Behavioural Change Approaches to Eliminating Dietary Harm &/or Overconsumption that Work a Treat! 

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Why do we do dietary harm & overconsumption?


Most humans all over the planet consume all kinds of things that aren't necessarily good for their bodies, including overconsuming more of some things than what their metabolic needs are, yet no two people are likely to have exactly the same set of circumstances.

 

For most who do dietary harm and overconsumption, it might never get to the point when there's a need to resolve it; it happens here and there but for the most part eating is a pretty typical affair and there seems no sense to need to change anything.


Often we hit a threshold of what's tolerable for us, and we either resolve it ourselves or we seek help from family, friends or professionals to help us.


Our thoughts and emotions more generally are influenced by our beliefs, values, cultural upbringing, and the environmental context in which they happen, and they influence our behaviours, which become automated and often seemingly difficult to budge.  

 

Eating behaviour is¬†also highly influenced by the ‚Äėgatekeeper‚Äô who buys and cooks¬†food¬†and also¬†social regulation (e.g. norms, group pressure) in actually transforming intentions into practice.¬†Lewin (1947), for example, found, in particular, that it was easier to change the behaviour of a group or family unit as a whole than individual behaviours, precisely because of the power of social norms.

 

If we stay in our same familiar and habitual surroundings, everything can and will tick along as usual, we'll just go about our day as we always have and things will typically continue to work as they always have for us. 

 

However, when a change happens, e.g., moving to university, illness or being diagnosed with a health concern, losing a loved one, starting a family,  changing jobs or work schedules, travelling, or having a desire to change to a healthier diet, etc., it often means things that worked before aren't as smooth as they were, and this can be made more complex depending on who we live and eat with and whether they are onboard with the change.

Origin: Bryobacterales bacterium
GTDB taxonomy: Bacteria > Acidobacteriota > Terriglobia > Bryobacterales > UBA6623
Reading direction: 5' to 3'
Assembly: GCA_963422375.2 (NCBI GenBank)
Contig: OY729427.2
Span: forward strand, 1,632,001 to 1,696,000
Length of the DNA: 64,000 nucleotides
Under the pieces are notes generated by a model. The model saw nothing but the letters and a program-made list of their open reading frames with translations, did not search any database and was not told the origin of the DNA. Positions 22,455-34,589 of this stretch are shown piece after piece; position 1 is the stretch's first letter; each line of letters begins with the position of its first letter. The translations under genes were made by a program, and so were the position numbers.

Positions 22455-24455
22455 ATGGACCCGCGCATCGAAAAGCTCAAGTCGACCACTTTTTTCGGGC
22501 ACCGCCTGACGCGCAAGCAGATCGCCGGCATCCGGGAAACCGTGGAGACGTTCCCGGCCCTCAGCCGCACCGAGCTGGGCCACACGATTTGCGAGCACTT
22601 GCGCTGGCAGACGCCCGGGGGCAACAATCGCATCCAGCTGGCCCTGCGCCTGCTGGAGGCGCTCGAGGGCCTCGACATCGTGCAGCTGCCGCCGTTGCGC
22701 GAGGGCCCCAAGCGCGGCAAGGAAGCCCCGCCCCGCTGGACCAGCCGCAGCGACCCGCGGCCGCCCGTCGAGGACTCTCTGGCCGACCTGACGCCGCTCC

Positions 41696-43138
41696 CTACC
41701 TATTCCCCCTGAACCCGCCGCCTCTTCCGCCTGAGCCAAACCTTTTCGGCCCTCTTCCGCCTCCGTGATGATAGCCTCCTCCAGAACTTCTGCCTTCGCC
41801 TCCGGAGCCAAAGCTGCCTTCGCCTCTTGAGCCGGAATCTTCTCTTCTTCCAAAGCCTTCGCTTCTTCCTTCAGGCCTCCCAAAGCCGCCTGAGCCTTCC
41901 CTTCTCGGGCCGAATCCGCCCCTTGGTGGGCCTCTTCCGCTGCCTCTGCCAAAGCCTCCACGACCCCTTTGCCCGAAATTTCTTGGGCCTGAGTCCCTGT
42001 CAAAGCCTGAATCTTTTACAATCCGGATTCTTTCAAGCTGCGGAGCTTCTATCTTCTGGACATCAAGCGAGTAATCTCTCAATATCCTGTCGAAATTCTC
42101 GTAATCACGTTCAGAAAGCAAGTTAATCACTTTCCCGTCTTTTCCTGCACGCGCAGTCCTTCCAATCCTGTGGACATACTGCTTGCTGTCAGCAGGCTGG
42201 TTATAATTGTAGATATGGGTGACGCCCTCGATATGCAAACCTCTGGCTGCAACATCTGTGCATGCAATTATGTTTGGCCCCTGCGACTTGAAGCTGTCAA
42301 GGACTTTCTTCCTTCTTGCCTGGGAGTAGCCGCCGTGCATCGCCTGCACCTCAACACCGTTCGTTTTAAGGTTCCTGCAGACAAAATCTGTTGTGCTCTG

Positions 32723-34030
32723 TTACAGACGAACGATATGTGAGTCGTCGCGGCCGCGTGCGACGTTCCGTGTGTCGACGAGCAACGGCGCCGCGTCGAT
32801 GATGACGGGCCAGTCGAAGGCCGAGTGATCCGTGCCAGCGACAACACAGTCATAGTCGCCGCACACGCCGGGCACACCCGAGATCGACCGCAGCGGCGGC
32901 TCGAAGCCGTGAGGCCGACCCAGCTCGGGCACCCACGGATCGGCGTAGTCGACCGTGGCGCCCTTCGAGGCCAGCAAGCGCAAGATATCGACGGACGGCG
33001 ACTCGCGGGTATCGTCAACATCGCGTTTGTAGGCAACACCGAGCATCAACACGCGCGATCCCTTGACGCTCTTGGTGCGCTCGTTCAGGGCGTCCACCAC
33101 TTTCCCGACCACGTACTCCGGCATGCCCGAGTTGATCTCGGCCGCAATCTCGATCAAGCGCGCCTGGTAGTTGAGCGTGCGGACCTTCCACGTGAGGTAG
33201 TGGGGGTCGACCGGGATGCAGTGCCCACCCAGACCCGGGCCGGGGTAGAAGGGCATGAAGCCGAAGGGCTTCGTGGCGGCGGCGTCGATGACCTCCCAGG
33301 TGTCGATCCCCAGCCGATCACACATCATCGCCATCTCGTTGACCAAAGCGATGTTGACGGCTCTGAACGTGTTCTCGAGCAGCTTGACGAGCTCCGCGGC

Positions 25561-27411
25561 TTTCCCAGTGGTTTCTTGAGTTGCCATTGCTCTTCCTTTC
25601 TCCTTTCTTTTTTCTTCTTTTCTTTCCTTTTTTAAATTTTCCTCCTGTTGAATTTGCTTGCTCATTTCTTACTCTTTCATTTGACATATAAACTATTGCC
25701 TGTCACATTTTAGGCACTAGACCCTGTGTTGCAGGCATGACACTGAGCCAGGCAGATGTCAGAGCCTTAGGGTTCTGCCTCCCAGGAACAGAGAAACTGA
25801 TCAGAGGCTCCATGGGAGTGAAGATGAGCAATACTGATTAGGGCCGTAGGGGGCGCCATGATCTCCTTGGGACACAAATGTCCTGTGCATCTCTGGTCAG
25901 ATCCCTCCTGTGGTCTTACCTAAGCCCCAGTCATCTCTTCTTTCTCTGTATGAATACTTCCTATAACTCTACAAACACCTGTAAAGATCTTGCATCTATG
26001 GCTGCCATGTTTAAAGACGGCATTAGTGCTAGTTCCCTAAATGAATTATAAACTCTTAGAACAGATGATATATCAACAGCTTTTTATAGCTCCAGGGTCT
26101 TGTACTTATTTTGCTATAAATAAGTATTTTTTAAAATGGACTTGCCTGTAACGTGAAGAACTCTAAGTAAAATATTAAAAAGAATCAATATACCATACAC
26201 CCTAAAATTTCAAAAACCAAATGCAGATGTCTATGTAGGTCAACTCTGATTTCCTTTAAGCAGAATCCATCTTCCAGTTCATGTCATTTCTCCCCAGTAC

The behavioural and psychological responses associated with dietary harm and overconsuming typically revolves around the type of food we eat, when we eat, where we eat, how we eat, with whom we eat, and our reasons for overeating. 

 

Circumstances around our consumption can change over time. So our dietary needs as a child or adolescent, compared with pregnancy, convalescing, managing a chronic or acute illness, or older age, can be vastly different.

Feeling out of control with our dietary consumption from time to time isn't uncommon. There's usually some underlying reason that's happening e.g., stress or anxiety. But it's when it persists and cycles around and around and our go to strategies stop working and we're feeling unable to cope, dietary harm & overconsumption can become a problem.  

 

In reality, we overconsume when we're we're happy, sad, bored, stressed, tired, busy, nervous, ravenous, celebrating, on vacation, drinking alcohol, at home, eating out, during and after pregnancy,  menstruation or menopause, or when we're just simply not being mindful about our eating! 

What are the consequences of dietary Harm & overconsumption?

 
The effects of persistent dietary harm & overconsumption are different for different people. Each person will have their own reasons for why eliminating overconsumption is important and even essential for them. 


For some it's about a single type of something they obsess about and feel compelled to consume much more regularly than they would like such as chocolate, alcohol, caffeine, bananas, cheese, ice cream, soda pop, beer, pizza, cakes, nuts, or crisps.

For some it's about the amount of overall consumption that's happening on a daily basis, and feeling out of control with lots of things and not knowing how to get back in control of it all. 

 

And for others, it's about a type of consumption they do e.g., eating meat and dairy when they want to be plant based, or being plant based and wanting to eat a whole food plant based diet instead of processed foods. 

 

Many have chronic conditions which are triggered by inflammation and they  might, for example, want to reduce or eliminate all inflammatory dietary consumption. Triggers may be known or unknown but by using elimination it's possible to manage disease symptoms albiet in association with essential and appropriate medical attention. 

This is especially so with conditions such as metabolic syndrome, autoimmune disease, cardivascular disease,  cancer, skin conditions, or inflammatory bowel disorders such as Crohne's disease or ulcerative colitis.

 

With between two thirds to three quarters of people now overweight or obese in the developed world, eliminating dietary overconsumption is a very common reason to reduce weight, feel healthier and eliminate disease risk. We know obesity and being excessively overweight for example, carries some serious health consequences such as cardiovascular disease (mainly heart disease and stroke), type 2 diabetes, musculoskeletal disorders like osteoarthritis, and some cancers (endometrial, breast and colon), so there are some life threatening and mitigating potentially life ending reasons to eliminate dietary harm & overconsumption.